Celebrating 20 Years in 2018!

by Sebastian Africano, Executive Director

Happy 2018 from all of us at Trees, Water & People!

2018 is a significant year for many reasons, but the main one¬†is that it‚Äôs Trees, Water & People‚Äôs (TWP‚Äôs) 20th Anniversary! As the staff and I reflected on the significance of this achievement, we tried to think back to the challenges that our founders, Richard Fox and Stuart Conway, likely faced when they started this organization in 1998, in Fort Collins, Colorado…

Email and the internet were barely commonplace in 1998. They photographed their work in the field with film cameras and recorded activities with camcorders. Field reports were received by fax and cell phones were just beginning to show up on the scene. Building a following back then depended on the depth of your Rolodex, your versatility with direct mail, and your candor on a landline.

Richard Fox and Stuart Conway 1998
Trees, Water & People was founded in 1998 by Richard Fox (left) and Stuart Conway (right), two foresters who saw a huge need to address the pervasive deforestation in Latin America.

Our founders worked hard to build successful relationships in the field, as well as systems and processes at home that would lay the foundation for a lasting organization. When I began working for the organization in 2005, little did I know the impact that TWP would have on the world.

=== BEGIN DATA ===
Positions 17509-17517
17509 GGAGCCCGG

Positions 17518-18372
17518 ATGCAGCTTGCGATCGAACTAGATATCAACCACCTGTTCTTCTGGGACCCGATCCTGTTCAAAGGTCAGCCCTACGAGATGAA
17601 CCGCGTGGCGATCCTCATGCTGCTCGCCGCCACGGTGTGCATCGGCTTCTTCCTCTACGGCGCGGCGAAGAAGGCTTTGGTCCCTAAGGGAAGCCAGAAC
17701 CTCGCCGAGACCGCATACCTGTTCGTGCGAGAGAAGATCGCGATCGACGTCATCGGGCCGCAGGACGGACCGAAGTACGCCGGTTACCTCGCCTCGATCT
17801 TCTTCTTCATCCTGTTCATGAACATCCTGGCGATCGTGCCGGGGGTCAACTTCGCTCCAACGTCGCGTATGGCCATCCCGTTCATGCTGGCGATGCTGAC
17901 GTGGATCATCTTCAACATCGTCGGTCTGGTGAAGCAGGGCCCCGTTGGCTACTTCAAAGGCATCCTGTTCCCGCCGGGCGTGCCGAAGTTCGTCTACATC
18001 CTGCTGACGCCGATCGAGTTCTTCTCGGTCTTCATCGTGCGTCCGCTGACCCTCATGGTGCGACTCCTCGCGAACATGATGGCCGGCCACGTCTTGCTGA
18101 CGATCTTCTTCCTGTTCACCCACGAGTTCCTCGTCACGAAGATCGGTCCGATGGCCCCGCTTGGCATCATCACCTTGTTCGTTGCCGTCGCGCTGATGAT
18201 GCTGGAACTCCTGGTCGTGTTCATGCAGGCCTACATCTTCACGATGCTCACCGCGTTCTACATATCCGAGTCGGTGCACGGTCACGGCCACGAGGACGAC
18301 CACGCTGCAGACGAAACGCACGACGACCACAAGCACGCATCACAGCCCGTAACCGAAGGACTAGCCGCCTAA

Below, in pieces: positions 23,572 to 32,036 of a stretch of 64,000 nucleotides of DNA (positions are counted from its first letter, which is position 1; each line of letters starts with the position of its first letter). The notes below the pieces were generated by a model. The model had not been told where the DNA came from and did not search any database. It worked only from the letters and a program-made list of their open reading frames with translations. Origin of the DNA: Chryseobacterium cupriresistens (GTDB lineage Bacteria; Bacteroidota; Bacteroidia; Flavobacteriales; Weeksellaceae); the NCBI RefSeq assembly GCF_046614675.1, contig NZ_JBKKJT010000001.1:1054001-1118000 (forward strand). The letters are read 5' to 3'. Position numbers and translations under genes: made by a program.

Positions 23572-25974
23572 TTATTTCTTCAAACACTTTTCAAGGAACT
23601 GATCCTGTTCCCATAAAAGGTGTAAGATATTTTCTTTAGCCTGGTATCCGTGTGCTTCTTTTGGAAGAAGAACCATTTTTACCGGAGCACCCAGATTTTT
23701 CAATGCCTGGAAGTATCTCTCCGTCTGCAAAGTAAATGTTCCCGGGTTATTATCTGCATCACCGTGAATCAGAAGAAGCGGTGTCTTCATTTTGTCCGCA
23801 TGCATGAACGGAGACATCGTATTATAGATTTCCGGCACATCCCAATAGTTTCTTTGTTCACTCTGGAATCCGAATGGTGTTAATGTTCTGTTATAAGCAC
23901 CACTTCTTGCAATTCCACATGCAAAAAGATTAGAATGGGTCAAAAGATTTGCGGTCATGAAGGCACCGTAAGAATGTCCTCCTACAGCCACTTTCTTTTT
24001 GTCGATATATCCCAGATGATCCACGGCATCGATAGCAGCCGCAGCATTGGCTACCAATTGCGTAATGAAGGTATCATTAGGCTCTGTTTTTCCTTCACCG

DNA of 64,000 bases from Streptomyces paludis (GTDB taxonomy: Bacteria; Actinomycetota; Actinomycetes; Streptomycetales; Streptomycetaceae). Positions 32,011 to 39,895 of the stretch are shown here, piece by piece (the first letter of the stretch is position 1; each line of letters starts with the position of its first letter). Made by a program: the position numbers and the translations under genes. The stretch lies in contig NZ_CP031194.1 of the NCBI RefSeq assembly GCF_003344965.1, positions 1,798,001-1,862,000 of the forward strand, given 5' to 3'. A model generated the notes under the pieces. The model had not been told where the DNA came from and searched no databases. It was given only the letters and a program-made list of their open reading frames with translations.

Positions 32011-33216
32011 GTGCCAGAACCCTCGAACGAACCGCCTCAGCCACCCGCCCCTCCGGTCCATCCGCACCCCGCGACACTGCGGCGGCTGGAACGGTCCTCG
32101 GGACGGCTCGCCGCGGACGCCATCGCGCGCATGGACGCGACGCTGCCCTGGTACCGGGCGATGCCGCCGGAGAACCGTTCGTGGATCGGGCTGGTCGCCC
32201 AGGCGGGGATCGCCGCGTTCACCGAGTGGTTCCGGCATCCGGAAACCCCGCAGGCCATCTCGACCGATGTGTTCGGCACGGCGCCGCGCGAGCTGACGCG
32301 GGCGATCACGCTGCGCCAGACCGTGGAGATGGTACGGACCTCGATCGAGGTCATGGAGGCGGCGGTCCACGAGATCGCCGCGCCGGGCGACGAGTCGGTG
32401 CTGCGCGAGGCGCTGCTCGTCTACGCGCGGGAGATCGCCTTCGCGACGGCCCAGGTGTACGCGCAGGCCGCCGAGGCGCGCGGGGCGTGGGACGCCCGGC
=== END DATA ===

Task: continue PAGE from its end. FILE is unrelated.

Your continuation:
Apart from the tens of thousands of beneficiaries we’ve been fortunate to serve through our projects, we’ve also created a home for dozens of staff, hundreds of volunteers and interns, and thousands of donors that have made our work possible. A significant number of those donors have supported us since the very beginning, and have literally given us the means to reach this significant milestone.

Rafael Ramirez
Rafael Ramirez is transplanting tree seedlings in a small nursery in Guatemala. Photo by Jeff Caesar, 1998.

We have planted close to 7 million trees, installed over 75,000 cookstoves, and trained hundreds of rural people in everything from fruit tree-grafting, to soil conservation, to solar power and clean cookstove design. Any way you look at this story, it’s an understatement to say that it’s been an inspirational journey.